Overall, agricultural consultancy plays an important role in helping farmers and agricultural businesses operate more efficiently, effectively, and sustainably, and in contributing to the growth and development of the agricultural sector.



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Most people who think that they don’t have green fingers just haven’t got the hang of watering yet. Leaving your plants without water for too long can be disastrous for their health, weakening their resistance to pests and disease, or even killing them. But overwatering can also be fatal for some plants.

Plants aren’t as complicated as you might think. Get into the habit of thinking about your plants’ needs by keeping them free of pests and disease, and making sure they have the right amount of sun, space and water, and you may find out you had green fingers all along!

Permaculture provide the essential  techniques and understanding the secret is the soil and relationship between the environment and allow nature to keep things in order. Contact us to know more.

Whether you’re starting a garden for the first time or are simply looking for ways to make your existing garden more eco-friendly, check out these sustainable gardening tips!


How much shade?
There are three basic sunlight conditions that are used to describe the amount of sun during the prime-growing season:

Full Sun:
Full sun areas receive direct sunshine for 6 or more hours per day between the hours of 10 am and 6 pm.

Partial Shade:
Partial shade or partial sun both refer to areas that obtain 3-6 hours of sun each day. Partial sun areas receive 3-6 hours of direct sunlight but are shaded for the rest of the day. Partially shaded spaces are moderately shaded during part of the day or receive filtered or dappled sunlight all day. Dappled sunlight is where the light is filtered through the leaves of trees.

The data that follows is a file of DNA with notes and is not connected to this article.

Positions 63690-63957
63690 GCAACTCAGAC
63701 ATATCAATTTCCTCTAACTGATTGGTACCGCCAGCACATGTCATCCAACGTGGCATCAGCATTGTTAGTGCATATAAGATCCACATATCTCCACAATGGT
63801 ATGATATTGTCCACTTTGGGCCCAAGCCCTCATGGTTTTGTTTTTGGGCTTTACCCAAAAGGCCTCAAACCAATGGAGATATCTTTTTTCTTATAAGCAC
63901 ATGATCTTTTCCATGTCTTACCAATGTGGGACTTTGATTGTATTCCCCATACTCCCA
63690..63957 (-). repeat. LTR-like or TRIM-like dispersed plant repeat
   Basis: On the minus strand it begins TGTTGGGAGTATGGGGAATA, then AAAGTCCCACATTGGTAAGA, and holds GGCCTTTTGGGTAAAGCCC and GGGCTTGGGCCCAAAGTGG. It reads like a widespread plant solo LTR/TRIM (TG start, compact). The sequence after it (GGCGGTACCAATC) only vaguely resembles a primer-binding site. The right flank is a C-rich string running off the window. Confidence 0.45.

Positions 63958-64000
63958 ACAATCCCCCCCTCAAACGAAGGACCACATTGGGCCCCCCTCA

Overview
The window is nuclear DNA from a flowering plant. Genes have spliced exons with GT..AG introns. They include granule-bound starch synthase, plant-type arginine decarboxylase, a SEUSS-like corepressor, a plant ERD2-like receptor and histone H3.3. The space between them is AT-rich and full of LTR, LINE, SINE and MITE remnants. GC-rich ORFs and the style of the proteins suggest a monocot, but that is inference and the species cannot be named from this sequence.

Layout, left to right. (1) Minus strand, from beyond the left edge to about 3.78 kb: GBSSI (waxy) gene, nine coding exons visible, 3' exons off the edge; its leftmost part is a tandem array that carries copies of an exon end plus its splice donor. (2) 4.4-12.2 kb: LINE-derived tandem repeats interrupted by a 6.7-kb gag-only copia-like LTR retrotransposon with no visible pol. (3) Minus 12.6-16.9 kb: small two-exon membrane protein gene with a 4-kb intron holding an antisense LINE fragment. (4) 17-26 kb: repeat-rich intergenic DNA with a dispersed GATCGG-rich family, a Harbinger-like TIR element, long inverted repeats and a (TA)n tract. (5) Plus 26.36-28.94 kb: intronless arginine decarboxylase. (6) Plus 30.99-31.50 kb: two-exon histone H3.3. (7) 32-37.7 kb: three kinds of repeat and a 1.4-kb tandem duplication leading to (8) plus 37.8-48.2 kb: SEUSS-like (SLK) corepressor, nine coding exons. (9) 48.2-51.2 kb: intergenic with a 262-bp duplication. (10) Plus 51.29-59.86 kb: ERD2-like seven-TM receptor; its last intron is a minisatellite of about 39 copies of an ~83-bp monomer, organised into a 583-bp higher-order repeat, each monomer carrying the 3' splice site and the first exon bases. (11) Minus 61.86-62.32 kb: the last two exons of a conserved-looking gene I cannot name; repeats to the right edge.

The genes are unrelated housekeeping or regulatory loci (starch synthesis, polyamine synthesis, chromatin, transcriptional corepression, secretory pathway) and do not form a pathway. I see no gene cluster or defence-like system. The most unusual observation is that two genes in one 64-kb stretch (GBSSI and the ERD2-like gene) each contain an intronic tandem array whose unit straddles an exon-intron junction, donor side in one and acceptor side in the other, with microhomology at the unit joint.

Full Shade:
Full shade areas receive no direct sun or reflected light during the day. An area with deep shade is not a good place for growing vegetables. All plants need some light to grow.

As a general rule, if you have a few hours of full sun but dark shade for the rest of the day, you can grow some crops, but the yields won’t be as high as if you had bright or dappled shade during the rest of the day.

Rather than choose crops that will struggle in a shaded garden, choose crops that are adapted to shade.

e.g. Arugula, Spinach, Beetroots, Lettuce, Carrots, Peas, Mint, Garden Cress, Leeks, Garlic, etc….

Whether you’re working with a small patio, a balcony, or even just a fire escape, if you can fit a container, you can have a garden. Bigger pots give you space to grow several different herbs or flowers, or you can stack a few different sizes of pots or cans for more variety in your plantings. Even a small pot with a brightly colored mum or bushy green fern can give your entryway a pop of color.

E.g. of gardening within limited spaces

1. Outdoor Container Gardens
2. Hanging Gardens
3. Window Boxes
4. Windowsill Herbs
5. Wall-mounted Gardens

Harvesting can be separated into three steps. The plant part of interest must be identified, detached from the rest of the plant, and then collected in a container suitable for transport from the field. The harvesting of all the major agronomic crops (grains of cereals and legumes) has been mechanized. The resistance of dried cereal and legume seeds (for example, corn, rice, wheat, and soybeans) to physical damage allows the first and second steps to be combined in a threshing machine or combine that separates the seeds from the rest of the harvested plant. The grain (seeds) is then loaded in bulk containers and transported to silos for additional cleaning, grading, fumigation, and temporary storage.